Dalai Lama seeks meaningful autonomy, not independence for Tibet
Jammu: Tibetan spiritual leader the Dalai Lama on Thursday said more and more people in China are beginning to realize that he is not seeking “independence” but meaningful autonomy and preservation of the Tibetan Buddhist culture.
Advocating resolution to all disputes through dialogue, he asserted that all human beings are equal and they need to rise above the narrow-minded approach of “my nation, my ideology” which is the main trigger for fights among people.
The Dalai Lama arrived here to a warm welcome by his followers who turned up in large numbers despite heavy rains. This was his first visit outside Dharamshala in Himachal Pradesh in the last two years. He is likely to visit Ladakh on Friday.
“Some Chinese hardliners consider me a separatist and a reactionary and always criticize me. But now, more Chinese are realising that the Dalai Lama is not seeking independence and only wishing China (to give) meaningful autonomy (to Tibet) and (ensure) preservation of Tibetan Buddhist culture,” the 87-year-old spiritual leader told reporters.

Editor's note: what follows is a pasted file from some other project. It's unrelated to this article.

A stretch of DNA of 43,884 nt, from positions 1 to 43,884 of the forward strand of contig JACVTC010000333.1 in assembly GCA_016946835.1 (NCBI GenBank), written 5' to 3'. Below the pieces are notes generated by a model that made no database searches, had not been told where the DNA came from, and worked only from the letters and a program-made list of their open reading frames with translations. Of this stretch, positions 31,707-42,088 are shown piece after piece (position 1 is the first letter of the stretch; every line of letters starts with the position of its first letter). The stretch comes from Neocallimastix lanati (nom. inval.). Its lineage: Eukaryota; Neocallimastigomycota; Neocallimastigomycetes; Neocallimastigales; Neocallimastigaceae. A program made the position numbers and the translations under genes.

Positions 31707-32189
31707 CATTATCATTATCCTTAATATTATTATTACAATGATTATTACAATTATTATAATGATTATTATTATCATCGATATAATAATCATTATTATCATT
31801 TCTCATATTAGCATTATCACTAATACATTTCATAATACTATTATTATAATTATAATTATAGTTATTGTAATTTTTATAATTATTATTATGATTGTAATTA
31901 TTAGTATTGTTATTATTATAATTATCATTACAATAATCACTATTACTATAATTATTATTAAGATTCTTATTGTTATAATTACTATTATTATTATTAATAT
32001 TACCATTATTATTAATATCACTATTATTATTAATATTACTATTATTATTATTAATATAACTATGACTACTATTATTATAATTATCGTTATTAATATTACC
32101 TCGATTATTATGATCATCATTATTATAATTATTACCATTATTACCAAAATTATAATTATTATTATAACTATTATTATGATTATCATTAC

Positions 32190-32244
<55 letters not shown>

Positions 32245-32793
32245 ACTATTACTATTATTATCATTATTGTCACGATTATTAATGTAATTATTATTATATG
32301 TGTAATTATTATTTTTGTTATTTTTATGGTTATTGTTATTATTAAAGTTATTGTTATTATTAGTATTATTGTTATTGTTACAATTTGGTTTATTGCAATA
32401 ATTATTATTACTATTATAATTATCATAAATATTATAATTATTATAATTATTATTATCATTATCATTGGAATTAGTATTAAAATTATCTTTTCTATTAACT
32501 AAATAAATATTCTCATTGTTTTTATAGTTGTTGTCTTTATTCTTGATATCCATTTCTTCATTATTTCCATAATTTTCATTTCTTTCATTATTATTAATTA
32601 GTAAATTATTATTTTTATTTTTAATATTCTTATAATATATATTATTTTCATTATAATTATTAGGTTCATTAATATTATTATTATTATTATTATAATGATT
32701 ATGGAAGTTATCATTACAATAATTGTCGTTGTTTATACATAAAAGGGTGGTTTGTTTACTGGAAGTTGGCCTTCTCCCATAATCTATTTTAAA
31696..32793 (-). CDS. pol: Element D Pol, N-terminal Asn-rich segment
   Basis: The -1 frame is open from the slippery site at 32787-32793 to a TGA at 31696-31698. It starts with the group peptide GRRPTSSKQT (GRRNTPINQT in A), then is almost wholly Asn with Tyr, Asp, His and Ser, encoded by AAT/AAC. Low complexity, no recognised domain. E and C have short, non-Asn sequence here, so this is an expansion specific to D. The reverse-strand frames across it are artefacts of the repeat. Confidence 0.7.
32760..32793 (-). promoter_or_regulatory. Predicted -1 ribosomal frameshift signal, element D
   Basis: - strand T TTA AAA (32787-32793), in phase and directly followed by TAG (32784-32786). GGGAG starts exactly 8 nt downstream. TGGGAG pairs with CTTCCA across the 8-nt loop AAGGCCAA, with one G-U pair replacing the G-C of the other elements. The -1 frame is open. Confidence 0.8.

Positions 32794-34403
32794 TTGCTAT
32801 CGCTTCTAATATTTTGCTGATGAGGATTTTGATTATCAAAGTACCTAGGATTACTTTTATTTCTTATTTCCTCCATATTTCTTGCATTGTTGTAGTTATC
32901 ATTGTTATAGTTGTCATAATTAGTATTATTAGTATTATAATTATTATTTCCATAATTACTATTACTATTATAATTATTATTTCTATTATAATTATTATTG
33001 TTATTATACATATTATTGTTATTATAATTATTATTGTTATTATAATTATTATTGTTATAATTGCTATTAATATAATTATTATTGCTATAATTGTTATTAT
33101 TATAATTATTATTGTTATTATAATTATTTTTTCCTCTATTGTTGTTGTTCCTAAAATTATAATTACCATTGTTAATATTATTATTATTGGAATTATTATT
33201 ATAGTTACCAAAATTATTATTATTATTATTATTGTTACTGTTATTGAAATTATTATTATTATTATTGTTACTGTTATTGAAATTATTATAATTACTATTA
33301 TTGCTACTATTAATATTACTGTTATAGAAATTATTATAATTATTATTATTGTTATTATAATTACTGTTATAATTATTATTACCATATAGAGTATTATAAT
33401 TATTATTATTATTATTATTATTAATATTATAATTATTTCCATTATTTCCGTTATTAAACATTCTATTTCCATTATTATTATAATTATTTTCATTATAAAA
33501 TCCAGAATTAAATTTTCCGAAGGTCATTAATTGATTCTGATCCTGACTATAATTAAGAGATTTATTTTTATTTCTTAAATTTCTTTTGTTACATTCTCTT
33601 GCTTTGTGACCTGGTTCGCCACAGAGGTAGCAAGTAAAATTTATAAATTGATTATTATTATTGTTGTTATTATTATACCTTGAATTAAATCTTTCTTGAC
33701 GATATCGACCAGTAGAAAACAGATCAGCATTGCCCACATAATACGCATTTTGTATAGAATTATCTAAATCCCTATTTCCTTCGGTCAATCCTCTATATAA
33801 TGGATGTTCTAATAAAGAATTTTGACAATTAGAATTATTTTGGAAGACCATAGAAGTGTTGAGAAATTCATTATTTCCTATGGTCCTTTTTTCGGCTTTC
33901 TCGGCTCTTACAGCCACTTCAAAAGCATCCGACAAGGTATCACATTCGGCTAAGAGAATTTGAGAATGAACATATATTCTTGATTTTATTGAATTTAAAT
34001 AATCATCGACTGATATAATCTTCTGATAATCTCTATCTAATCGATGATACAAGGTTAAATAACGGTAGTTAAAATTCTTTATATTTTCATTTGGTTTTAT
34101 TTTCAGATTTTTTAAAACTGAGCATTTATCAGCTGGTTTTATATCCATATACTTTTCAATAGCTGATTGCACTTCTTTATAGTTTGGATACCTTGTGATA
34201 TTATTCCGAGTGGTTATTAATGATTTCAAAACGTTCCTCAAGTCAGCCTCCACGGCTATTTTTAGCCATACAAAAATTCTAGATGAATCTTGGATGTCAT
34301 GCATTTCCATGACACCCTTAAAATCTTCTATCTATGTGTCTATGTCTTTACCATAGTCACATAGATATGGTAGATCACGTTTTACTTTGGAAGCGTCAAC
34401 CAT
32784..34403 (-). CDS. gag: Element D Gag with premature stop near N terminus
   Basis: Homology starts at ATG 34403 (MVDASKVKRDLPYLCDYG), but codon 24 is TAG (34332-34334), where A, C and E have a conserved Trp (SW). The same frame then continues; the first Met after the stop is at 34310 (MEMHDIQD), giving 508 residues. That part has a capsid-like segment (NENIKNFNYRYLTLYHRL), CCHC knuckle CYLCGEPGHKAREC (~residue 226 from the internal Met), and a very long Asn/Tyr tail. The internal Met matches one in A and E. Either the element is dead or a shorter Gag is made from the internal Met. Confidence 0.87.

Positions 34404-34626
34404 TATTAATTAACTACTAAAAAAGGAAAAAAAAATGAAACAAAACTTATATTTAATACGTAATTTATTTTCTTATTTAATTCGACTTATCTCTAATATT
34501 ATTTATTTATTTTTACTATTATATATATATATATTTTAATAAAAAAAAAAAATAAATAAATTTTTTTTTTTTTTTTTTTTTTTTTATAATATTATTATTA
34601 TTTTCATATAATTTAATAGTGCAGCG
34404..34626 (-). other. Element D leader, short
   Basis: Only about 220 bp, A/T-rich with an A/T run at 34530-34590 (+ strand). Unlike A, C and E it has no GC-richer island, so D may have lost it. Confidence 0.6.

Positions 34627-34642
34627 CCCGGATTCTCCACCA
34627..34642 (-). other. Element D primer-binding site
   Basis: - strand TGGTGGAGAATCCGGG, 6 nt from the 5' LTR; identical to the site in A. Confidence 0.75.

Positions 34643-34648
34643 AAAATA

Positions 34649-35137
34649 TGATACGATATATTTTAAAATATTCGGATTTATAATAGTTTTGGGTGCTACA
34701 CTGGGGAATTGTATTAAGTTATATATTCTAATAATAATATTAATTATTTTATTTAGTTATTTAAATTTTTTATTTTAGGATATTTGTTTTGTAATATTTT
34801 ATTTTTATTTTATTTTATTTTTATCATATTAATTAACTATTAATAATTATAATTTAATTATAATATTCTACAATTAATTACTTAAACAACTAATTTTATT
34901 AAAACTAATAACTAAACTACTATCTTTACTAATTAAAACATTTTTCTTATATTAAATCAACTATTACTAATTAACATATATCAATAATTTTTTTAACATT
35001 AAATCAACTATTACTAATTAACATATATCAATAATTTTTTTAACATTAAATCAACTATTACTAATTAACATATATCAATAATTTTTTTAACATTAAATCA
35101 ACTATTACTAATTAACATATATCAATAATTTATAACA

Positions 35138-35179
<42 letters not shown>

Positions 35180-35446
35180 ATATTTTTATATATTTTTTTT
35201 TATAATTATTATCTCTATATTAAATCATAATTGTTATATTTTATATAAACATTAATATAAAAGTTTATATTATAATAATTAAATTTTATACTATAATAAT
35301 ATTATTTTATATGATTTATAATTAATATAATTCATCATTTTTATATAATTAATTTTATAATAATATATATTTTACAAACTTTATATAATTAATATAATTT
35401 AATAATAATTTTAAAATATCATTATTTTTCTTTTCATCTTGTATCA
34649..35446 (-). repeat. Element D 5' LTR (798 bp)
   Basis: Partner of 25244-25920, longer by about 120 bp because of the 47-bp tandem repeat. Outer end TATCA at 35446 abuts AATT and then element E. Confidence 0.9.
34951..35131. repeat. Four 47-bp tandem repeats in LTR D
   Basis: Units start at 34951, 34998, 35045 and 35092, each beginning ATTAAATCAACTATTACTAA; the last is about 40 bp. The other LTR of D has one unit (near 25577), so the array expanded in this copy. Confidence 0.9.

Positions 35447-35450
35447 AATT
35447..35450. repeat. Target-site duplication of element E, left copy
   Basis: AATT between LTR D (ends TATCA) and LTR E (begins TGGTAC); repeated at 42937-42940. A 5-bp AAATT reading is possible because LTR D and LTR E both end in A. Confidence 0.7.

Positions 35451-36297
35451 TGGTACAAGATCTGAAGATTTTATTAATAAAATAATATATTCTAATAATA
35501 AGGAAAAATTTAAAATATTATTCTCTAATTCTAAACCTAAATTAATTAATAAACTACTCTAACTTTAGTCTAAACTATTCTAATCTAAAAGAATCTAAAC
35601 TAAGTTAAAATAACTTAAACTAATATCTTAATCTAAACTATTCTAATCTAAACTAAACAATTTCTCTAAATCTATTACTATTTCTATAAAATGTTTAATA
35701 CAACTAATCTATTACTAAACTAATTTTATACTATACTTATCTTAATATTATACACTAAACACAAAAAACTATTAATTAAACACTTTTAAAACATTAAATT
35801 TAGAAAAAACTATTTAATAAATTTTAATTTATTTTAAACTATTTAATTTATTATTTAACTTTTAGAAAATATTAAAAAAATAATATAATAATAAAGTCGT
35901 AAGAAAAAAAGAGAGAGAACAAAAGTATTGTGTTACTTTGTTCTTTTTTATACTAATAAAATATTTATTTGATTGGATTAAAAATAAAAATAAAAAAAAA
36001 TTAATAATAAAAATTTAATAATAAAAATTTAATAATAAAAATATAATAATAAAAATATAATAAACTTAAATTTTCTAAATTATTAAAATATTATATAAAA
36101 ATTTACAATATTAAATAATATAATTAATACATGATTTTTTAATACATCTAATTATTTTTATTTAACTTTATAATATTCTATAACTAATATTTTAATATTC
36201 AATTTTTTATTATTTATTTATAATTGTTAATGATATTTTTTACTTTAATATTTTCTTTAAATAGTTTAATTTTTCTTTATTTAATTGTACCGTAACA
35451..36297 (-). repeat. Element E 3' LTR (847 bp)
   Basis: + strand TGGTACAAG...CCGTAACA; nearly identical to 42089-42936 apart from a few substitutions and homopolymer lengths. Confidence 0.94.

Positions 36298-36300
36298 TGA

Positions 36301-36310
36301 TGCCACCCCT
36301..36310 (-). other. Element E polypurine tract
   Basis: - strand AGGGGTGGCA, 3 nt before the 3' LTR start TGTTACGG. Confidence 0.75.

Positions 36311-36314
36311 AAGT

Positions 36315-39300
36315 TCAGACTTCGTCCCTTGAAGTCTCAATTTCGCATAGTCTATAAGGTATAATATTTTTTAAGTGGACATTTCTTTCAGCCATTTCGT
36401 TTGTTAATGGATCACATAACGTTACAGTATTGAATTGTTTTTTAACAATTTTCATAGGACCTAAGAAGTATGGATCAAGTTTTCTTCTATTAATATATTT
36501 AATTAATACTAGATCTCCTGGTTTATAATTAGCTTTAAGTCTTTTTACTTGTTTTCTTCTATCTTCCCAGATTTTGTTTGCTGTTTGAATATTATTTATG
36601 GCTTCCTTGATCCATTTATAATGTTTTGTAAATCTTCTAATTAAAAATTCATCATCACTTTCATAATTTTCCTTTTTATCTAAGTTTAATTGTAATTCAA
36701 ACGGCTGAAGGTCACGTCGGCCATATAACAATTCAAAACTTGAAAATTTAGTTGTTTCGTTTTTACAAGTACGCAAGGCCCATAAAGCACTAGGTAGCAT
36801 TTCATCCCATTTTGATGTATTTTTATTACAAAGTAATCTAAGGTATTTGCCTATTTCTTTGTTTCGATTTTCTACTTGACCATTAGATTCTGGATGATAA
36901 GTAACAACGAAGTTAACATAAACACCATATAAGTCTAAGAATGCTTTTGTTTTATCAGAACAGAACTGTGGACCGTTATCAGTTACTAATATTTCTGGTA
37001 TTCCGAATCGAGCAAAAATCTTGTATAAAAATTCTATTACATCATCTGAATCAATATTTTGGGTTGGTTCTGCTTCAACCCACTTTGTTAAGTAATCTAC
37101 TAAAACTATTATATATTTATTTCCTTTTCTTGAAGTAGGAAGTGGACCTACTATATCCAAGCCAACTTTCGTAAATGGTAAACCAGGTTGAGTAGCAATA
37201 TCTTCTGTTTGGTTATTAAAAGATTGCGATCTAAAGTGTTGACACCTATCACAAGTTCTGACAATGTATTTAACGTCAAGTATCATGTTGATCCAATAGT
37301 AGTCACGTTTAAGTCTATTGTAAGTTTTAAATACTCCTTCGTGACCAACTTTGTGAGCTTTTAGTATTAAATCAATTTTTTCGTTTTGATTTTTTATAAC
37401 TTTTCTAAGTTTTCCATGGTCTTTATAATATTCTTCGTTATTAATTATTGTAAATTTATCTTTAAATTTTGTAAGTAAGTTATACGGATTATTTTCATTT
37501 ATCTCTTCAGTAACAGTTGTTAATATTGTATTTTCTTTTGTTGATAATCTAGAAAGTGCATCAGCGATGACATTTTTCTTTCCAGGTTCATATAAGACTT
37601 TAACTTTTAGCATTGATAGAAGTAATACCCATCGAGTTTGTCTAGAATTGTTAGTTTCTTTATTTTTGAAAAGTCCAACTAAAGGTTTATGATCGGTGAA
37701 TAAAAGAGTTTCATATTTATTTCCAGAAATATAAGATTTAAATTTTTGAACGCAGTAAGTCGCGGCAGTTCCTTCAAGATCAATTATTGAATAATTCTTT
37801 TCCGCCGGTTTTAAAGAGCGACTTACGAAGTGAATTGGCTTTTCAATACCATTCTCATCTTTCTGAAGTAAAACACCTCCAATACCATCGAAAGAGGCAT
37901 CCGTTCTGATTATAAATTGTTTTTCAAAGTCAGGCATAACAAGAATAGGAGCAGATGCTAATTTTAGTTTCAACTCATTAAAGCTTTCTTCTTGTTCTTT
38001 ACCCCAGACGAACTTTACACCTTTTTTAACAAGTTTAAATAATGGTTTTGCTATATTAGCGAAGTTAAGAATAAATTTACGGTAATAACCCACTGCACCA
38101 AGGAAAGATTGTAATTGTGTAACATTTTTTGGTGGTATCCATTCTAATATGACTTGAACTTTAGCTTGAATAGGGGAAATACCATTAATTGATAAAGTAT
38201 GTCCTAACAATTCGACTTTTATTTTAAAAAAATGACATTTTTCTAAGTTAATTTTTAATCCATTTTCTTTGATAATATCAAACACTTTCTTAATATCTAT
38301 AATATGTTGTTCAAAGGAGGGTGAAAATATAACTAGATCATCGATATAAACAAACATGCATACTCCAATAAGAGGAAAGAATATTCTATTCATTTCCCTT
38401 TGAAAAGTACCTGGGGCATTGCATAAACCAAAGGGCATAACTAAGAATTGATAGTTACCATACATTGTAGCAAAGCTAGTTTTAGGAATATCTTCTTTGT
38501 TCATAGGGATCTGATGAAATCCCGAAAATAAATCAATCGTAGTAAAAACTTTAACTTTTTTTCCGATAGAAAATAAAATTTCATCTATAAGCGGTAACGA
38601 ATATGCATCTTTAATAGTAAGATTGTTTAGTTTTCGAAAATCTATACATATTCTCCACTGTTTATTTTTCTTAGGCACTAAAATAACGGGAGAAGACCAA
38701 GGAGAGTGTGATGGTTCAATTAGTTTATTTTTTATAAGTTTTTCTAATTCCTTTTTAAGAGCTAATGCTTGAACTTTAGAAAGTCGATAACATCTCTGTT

Asked about China’s objection to his visit, the Dalai Lama said, “This is usual. The Chinese people are not objecting… more and more Chinese are showing interest in Tibetan Buddhism. Some of their scholars are realising that Tibetan Buddhism is very scientific. Things are changing.”
The Dalai Lama, whose real name is Tenzin Gyatso, received the Nobel Peace Prize in 1989 and is feted worldwide for his advocacy of independence for Tibet and other causes.
Earlier this month, Beijing criticized Prime Minister Narendra Modi for greeting the Dalai Lama on his 87th birthday, saying India should stop using Tibet-related issues to interfere in China’s internal affairs. However, India rejected China’s criticism and asserted that it is a consistent policy to treat the Dalai Lama as an honoured guest of the country.
The spiritual leader’s visit to Ladakh, where he is likely to spend over a month, is expected to rile China further as it comes amid the lingering military standoff between Indian and Chinese troops at several friction points in eastern Ladakh.
“I am leaving for Ladakh tomorrow (Friday) to take part in some programme. The weather did not cooperate,” the Dalai Lama said.
He expressed displeasure over the prevailing crisis in Sri Lanka.
“My main message to the people is that we all are brothers and sisters and there is no point in fighting… the fight is triggered by narrow-mindedness when they start thinking (things) like ‘my nation, my ideology’,” he said.
Humanity demands that “we live together, whether we like it or not. There might be some problems like in a family which can be solved through talks,” the Dalai Lama added.